From keeping tabs on your cash flow to maintaining financial documents, there’s a lot to monitor when you’re a business owner. To stay on top of things, it’s critical to track this information and data, but you can’t stop there.
To find useful insight into how your business is performing, you need to go a step further and analyze all this data. By doing so, you can figure out what’s working, what isn’t, and what you need to change to grow and improve.
Whether you need deeper insights into your sales trends or an assessment of your financial operations, business reports can help you evaluate a particular issue or set of circumstances that relate to your business’s performance. So any business owner or decision maker can (and should) know what goes into writing a report.
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Why are business reports important?
Business reports make it easier to analyze your core business and evaluate its overall health. With the right software, business reports give you a simple way to identify issues or successes so you can fix those problems or encourage results. Not only that, but they give you an indication of whether you’re meeting your goals. And with that information, you can strategically plan for the future.
What goes into a business report?
A business report really needs one thing: data. That data should be focused on a specific part of your business, and, ideally, be visualized in a way that makes it easy to understand what is happening.
If you have or have worked at a larger company, you might be familiar with a business report that’s slightly more formal. More formal business reports are useful if you need to share the data with other people as they usually include some kind of written analysis with the data.
Whether you need to write up something more formal or you’re just reviewing data for your own purposes, here are a few steps to get the most out of your business reports:
Identify the issue: It’s helpful if you go into your reporting tool knowing what you want to figure out — whether its sales or inventory or employee performance.
Example: Sales seem to be slower than they usually are at this time of year.
Explore the issue: Once you’ve decided what you want to explore, start looking at that data from every possible angle. The more ways you look at the data, the more insights you might be able to glean.
Example: We’re seeing a 10% drop in sales from last year. The data shows that while we’ve had a similar number of transactions, the average transaction size has dropped.
Inform recommendations: Once you have an idea of what’s happening with your business, you need to decide how you can either fix the issue or encourage similar results. In some cases, you might even recommend doing nothing.
Example: We should market a promotion that rewards larger transaction sizes, such as $20 off $100.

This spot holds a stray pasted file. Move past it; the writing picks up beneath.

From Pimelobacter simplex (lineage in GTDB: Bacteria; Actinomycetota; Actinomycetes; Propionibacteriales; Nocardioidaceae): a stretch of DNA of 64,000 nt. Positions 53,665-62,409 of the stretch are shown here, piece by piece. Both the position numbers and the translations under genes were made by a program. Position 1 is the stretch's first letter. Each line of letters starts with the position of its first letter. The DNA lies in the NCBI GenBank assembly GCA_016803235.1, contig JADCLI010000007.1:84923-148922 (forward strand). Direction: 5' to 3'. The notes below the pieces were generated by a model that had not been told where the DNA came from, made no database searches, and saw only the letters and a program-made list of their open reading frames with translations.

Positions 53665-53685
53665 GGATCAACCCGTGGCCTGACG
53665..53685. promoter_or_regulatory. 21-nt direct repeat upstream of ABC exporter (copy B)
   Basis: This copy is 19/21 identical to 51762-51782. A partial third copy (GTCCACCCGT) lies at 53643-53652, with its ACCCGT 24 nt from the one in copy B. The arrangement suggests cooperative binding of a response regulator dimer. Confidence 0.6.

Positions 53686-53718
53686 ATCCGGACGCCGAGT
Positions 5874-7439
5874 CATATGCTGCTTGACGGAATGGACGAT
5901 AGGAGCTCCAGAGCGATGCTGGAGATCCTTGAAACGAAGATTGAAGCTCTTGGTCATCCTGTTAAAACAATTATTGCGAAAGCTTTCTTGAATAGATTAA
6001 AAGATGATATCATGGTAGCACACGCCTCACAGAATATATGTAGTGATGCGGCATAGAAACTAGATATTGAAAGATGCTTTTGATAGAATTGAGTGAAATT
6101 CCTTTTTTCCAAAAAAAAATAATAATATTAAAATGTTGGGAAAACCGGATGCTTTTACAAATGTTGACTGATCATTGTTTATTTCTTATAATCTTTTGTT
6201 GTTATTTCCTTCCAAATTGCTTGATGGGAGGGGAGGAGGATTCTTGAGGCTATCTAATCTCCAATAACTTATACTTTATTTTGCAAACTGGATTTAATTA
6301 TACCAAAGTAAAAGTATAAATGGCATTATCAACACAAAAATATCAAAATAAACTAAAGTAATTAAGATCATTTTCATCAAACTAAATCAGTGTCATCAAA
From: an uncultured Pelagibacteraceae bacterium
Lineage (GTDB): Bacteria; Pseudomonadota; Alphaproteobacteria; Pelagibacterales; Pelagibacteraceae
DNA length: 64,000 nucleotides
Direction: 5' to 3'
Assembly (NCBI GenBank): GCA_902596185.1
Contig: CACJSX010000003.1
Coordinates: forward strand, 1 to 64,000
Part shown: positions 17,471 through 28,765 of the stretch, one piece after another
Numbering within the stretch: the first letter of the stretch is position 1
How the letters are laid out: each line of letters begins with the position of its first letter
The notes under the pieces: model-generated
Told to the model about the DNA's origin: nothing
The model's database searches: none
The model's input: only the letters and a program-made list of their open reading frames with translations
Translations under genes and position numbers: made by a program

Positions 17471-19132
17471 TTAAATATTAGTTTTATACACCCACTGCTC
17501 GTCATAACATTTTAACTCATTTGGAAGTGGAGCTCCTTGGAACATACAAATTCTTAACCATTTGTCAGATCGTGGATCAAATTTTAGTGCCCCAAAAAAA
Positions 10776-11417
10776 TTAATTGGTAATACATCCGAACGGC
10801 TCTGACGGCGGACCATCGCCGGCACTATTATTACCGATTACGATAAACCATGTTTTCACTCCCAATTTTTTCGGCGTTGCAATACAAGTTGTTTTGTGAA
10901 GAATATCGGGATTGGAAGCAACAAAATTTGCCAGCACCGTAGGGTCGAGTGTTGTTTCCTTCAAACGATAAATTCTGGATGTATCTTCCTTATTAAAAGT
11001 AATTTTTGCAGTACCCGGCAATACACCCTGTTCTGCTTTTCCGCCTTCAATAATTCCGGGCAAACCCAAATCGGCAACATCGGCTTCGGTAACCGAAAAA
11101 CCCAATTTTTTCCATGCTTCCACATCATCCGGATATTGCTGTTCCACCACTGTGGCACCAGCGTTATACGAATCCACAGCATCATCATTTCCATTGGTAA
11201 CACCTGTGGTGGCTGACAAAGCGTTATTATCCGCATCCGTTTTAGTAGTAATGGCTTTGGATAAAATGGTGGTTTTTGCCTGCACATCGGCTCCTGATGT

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3 categories of must-have business reports
You can create a business report for any part of your business, but here are three types that are particularly useful:
Sales are the lifeblood of your business. Sales reports can help you analyze trends in sales volume over time to make sure your business is healthy. You can create these at any time to see if you need to adjust your sales strategy. Some examples of common sales reports are the sales summary, sales trends, and item sales reports.
Conducting inventory audits and managing stock are day-to-day functions for many businesses. If inventory reports are updated regularly, they give you an up-to-date analysis of the inventory you have on hand. They come in handy for understanding restocking needs, helping with the reconciliation process, and determining future inventory needs.
Some examples of inventory reports are inventory ranking reports, which rank products in descending order by gross margin generated, and inventory hit reports, which rank products based on sales volume.
As a business owner, your most valuable resource is your team. Employee reports help you assess employee performance, reconcile payroll, and manage schedules. Some examples of these reports are employee weekly performance reports and payroll reports.
Creating business reports with Square
You have a lot to juggle as a business owner, and finding the time to create these reports can be a challenge. The good news is, you can save time — and still get the information you need — by outsourcing business reports to your point of sale.
Square Point of Sale (POS) comes with numerous reporting options so you can generate important insights to improve your business while the software does the work. Whether you need updated information on sales trends or you’re looking for information on your employees, you can pull that directly from your online Dashboard if you’re using Square Point of Sale.
Here’s a look at some of the POS reports available with Square:
||A general overview of sales from a given time period. Includes itemization metrics like gross sales, refunds, net sales, discounts, tips, and taxes.
||Compares your daily, weekly, and yearly gross sales.
||A summary of the total collected and any associated fees from credit, debit, and gift cards (or other tender types).
||Shows sales per employee, tips, average sale size, and revenue per labor hour.
||Shows details for all items sold including gross sales, net sales, SKUs, discounts, and total sold. With advanced reporting you can see item sales by device, employee, or payment method.
||An overview of top-grossing categories and the number of items sold within each category.
||A list of the most-used discounts and total discount amounts collected.
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